AS Irish rugby goes through a period of unprecedented success, the question of appropriate and pragmatic preparation for the upcoming World Cup in France remains a much-debated topic.
I appreciate we are still only at the mid-point in this year’s Six Nations, but what happens now and over the next few games will have a big impact on how we do in the World Cup.
Having had the honour of participating in two World Cups, and failing on both occasions to make it beyond the quarter-finals, there was a very optimistic outlook on both occasions that we were good enough to at least make it to the last four.
Maybe it was a flight of fancy that I as a young and very immature 21-year-old thought we could compete with the magnificent players that the likes of South Africa, New Zealand, Australia and England were churning out at the same rate Leinster are doing today, but no one was going to tell me otherwise.
Looking back at it now, realistically we had little chance because in essence, we were amateurs competing against seasoned professionals.
We were the brave and never say die VW Golfs competing against the Ferraris in a formula one setting and the only way we were going to succeed was if the other teams decided not to turn up.
But oh how the wheel has turned and to now see Ireland looking down on all those who laughed at us for decades brings a broad and somewhat conceited smile to my face.
I fully realise that the very same wheel that has propelled Johnny Sexton and his fellow player to the Everest of the world rankings is a mechanism that never remains static and for Ireland, the only direction they can go now is south.
However, whilst all the rest are looking at the systems that have allowed Ireland achieve such marvels, it is imperative that we take advantage of the situation and use it in a way that has our opponents on the back foot long before a ball is even kicked.
Sometimes the most challenging aspect of writing these columns is that they need to be submitted before the teams are announced albeit, it can also be advantageous because it allows you to look at different combinations and put your stamp on how you would like the team to look.
I believe that no matter what Irish team Andy Farrell decides upon naming, they will comprehensively subdue their hosts tomorrow and this is why I would look at naming a few key players that are raw in international experience, but bursting at the seems with confidence.
I don’t see much point starting the likes of Johnny Sexton, Peter O’Mahony, Conor Murray, Andrew Porter, Josh van der Flier or even Gary Ringrose in this game, fine if Farrell wants to name these players on the bench should the unlikelihood of their 448 caps of experience be required to save the day, but if Farrell is seriously going to target getting to a World Cup final, it is imperative that the lesser experienced players get as much international exposure that is humanly possible.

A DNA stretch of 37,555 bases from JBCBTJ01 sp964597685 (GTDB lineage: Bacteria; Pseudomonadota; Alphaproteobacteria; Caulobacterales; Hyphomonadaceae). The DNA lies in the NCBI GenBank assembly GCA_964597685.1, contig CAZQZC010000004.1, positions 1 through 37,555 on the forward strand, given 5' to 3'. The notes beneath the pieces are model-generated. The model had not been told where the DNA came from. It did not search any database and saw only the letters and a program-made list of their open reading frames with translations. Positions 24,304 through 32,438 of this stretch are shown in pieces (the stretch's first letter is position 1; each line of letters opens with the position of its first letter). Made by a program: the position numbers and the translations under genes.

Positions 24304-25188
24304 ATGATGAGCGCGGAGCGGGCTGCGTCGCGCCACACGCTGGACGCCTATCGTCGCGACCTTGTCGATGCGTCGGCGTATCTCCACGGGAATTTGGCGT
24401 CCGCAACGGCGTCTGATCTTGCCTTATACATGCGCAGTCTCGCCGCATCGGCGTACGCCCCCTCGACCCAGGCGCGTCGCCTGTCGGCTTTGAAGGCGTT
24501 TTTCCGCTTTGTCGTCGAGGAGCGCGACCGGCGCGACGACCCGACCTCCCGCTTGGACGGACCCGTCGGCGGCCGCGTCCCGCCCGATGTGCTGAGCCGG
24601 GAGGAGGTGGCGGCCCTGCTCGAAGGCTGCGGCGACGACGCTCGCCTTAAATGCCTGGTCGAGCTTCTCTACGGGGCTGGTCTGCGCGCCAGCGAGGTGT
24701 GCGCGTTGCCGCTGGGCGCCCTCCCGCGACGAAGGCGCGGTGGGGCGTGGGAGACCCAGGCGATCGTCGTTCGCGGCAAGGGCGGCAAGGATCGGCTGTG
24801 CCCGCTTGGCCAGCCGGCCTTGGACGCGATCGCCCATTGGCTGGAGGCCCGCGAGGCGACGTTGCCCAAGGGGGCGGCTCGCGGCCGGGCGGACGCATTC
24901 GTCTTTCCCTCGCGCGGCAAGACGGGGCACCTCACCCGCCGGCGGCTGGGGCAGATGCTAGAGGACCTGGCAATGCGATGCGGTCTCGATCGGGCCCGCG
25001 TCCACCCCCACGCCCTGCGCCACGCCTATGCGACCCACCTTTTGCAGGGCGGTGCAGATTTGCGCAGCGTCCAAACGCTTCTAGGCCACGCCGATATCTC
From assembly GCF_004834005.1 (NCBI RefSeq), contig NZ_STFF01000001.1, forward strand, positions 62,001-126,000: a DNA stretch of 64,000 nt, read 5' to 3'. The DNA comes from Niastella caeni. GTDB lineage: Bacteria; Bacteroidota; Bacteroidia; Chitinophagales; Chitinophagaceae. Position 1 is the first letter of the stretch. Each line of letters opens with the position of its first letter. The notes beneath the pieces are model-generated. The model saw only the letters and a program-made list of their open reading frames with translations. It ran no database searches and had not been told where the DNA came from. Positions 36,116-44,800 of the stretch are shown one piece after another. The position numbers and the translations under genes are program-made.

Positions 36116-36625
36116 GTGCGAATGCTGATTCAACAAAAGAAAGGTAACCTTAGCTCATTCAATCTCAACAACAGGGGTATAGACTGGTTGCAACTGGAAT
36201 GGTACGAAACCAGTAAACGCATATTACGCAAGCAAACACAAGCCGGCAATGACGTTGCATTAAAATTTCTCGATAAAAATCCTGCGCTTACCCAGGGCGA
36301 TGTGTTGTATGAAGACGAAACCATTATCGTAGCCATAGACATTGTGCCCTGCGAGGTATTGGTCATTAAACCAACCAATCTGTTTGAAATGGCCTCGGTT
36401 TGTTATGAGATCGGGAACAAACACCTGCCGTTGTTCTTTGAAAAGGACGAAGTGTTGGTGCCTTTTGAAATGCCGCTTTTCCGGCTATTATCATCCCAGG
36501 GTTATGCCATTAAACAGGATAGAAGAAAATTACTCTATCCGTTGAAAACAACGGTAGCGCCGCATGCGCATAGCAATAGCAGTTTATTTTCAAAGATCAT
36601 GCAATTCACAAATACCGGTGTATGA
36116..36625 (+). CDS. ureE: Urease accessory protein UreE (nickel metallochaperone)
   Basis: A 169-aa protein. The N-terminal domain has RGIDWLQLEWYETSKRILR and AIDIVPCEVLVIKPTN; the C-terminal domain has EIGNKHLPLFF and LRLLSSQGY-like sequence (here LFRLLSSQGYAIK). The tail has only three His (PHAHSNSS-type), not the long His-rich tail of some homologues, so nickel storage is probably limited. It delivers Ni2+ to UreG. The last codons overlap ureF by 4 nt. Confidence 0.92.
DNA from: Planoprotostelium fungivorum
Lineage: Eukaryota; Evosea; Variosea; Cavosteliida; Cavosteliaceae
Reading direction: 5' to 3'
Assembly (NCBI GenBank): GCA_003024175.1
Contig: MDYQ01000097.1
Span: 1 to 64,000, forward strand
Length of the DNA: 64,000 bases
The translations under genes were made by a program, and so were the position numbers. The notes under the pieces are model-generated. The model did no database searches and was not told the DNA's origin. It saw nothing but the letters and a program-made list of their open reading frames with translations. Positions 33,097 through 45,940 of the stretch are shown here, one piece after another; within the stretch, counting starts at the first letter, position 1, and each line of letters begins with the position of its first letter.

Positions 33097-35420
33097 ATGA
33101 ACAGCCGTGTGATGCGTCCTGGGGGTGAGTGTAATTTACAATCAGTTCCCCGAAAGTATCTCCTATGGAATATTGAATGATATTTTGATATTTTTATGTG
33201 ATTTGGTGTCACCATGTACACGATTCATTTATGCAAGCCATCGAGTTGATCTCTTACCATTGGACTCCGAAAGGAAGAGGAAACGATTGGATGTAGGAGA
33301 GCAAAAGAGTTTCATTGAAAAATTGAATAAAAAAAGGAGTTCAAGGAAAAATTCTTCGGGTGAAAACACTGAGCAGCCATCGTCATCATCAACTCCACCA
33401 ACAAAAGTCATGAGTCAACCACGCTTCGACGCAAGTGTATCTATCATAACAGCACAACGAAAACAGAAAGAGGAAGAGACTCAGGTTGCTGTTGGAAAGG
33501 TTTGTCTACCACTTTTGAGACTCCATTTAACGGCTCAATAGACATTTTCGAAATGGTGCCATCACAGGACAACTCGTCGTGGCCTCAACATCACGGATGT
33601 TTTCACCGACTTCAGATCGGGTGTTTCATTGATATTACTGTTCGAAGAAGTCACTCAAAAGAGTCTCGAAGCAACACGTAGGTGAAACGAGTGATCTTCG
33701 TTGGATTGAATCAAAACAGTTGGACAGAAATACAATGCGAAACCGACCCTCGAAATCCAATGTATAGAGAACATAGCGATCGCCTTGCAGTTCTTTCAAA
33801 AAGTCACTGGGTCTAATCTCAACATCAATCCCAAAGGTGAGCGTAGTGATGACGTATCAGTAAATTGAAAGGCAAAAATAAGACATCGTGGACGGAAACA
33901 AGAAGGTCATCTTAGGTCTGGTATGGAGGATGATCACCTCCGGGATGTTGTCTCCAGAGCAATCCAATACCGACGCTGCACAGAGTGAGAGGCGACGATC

I would much rather see Ross Byrne or Jack Crowley be allowed the opportunity to pull the strings with the No 10 jersey on their back and have Craig Casey supplying them with a rapid supply of raw material to work with.
Look at Jamie Osborne with Stuart McCloskey or even Bundee Aki in the midfield and give Tom O’Toole a much-deserved start in the front row.
Peter O’Mahony looked tired against France, so I would completely rest him, start Jack Cronin and put Gavin Coombes on the bench.
These are the guys that need the experience of playing in the Six Nations because as sure as night follows day, injury to influential players is something we will have to deal with and if our second string are not up to speed, Farrell and co will be leaving France with a whole pile of egg on their faces.
Tomorrow afternoon in the wonderful setting of Stadio Olimpico, situated in the even more splendid setting of the Eternal City, Ireland will take on an Italian side that is showing signs of progression but are light years away from where they need to be in terms of consistency in order to remain worthy competitors in the Six Nations.
Ever since they joined the illustrious competition back in 2000 they have only won 13 games, with England being the only side not to fall foul of their boisterous and animated way of playing.
Every year the feisty and full-blooded Italians produce at least one performance that makes the rugby world sit up and take notice, but their lack of infrastructure deprives them of the ability to harvest the next generation and without a fit-for-purpose grassroots system, you will always end up bridging gaps with substandard material.
I would love to see this Irish side get tested in a close game, but I think we will have to wait for next week for that to happen when we travel to Scotland.
The only team that will beat Ireland tomorrow are Ireland themselves.
This squad is too polished for that to happen and while I do believe Italy will put up a brave fight, Ireland's discipline, attention to detail and most importantly their mental resilience should see them coast past the finish line.